This short video discusses greenhouse gas emissions related to common foods in the human diet, explaining why some foods have a greater climate impact than others.
It explains how land use changes, enteric fermentation, farming processes, and distribution can all lead to greenhouse gas emissions.
The video leads the viewer to consider how changing their food choices could help reduce emissions.
This video uses a simple bar graph to help students visually compare the emissions associated with different foods.
This video is a great way to introduce how consumer choice can influence climate change.
Students should be able to read bar graphs.
Students should already be familiar with the greenhouse effect, types of greenhouse gases, their differing capacity to trap heat, and sources of these emissions.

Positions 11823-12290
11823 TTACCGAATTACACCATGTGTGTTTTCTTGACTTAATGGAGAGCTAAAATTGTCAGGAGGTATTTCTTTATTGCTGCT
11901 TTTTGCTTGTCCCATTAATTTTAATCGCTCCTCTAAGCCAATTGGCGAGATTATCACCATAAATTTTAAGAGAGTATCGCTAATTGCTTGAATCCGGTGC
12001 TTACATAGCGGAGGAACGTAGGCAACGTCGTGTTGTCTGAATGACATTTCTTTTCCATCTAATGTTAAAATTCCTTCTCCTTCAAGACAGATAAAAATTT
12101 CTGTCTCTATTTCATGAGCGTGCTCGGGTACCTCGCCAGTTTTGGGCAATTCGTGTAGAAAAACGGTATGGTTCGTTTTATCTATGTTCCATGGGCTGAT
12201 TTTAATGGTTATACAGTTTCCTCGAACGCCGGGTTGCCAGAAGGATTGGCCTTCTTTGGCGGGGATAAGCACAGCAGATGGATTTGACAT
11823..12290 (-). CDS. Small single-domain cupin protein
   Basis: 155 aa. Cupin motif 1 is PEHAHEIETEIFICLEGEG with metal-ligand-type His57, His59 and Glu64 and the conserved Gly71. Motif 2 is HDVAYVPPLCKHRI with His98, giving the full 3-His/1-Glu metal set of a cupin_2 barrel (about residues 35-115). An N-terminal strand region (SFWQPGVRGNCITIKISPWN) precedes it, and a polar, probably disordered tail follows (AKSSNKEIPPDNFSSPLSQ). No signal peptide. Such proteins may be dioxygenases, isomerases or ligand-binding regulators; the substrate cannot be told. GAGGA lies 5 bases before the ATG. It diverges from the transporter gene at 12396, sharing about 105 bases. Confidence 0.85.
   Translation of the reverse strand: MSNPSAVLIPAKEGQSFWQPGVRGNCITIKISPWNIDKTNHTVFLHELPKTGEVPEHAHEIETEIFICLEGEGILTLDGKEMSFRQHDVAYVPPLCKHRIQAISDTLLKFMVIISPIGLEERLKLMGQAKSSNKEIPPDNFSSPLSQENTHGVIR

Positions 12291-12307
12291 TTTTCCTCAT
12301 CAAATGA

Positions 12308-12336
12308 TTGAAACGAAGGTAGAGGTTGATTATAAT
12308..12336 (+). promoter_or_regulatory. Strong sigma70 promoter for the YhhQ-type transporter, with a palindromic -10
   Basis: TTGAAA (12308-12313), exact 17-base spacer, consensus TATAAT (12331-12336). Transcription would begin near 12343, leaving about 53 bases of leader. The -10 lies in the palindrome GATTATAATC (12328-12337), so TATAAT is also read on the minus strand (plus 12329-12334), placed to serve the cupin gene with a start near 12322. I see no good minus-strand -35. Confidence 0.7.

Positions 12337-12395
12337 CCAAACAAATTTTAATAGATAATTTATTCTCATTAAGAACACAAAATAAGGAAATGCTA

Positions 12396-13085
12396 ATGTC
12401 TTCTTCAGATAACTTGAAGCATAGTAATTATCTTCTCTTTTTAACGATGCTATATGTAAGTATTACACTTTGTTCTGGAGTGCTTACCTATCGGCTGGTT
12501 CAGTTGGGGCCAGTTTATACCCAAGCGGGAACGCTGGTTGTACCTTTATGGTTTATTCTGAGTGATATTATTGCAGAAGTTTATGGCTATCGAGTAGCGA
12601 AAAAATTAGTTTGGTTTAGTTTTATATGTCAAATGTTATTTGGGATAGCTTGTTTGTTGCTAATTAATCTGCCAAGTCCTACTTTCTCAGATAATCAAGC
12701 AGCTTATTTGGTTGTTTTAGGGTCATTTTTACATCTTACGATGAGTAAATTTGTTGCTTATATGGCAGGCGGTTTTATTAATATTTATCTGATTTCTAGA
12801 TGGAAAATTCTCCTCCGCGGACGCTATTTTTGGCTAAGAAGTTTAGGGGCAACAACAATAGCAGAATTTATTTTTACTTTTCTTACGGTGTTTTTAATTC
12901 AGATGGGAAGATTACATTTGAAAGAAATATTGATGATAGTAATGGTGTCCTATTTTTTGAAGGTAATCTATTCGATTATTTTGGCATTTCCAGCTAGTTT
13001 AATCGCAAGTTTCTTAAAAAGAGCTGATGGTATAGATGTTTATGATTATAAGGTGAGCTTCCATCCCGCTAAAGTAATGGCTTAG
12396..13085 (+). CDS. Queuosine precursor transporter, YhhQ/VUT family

Teachers can pause the video to check that students understand how each bar of the graph is broken up into different parts (land use changes, farming process, distribution, and animal feed). Classes can discuss ways that food products differ in their proportion of each of the categories.
Teachers may need to pause the video to further clarify the concept of enteric fermentation.
Students can create a visual representation of the explanation for why beef is one of the worst foods for greenhouse gas emissions.
It is an objective fact that the production of beef is harmful to the climate. This Vox video explores how this is true and why there is such a disparity between carbon emissions for beef production and other forms of food. This resource is recommended for teaching.
ESS3: Earth and Human Activity
6.ESS3.3 Apply scientific principles to design a method for monitoring and minimizing a human impact on the environment.
6.ESS3.5 Ask clarifying questions based on evidence about the factors that have caused climate change over the past century.
8.ESS3.4 Construct an argument supported by evidence for how increases in human population and per-capita consumption of natural resources impact Earth’s systems.
HS.ESS3.3 Create a computational simulation to illustrate the relationships among the management of natural resources, the sustainability of human populations, and biodiversity.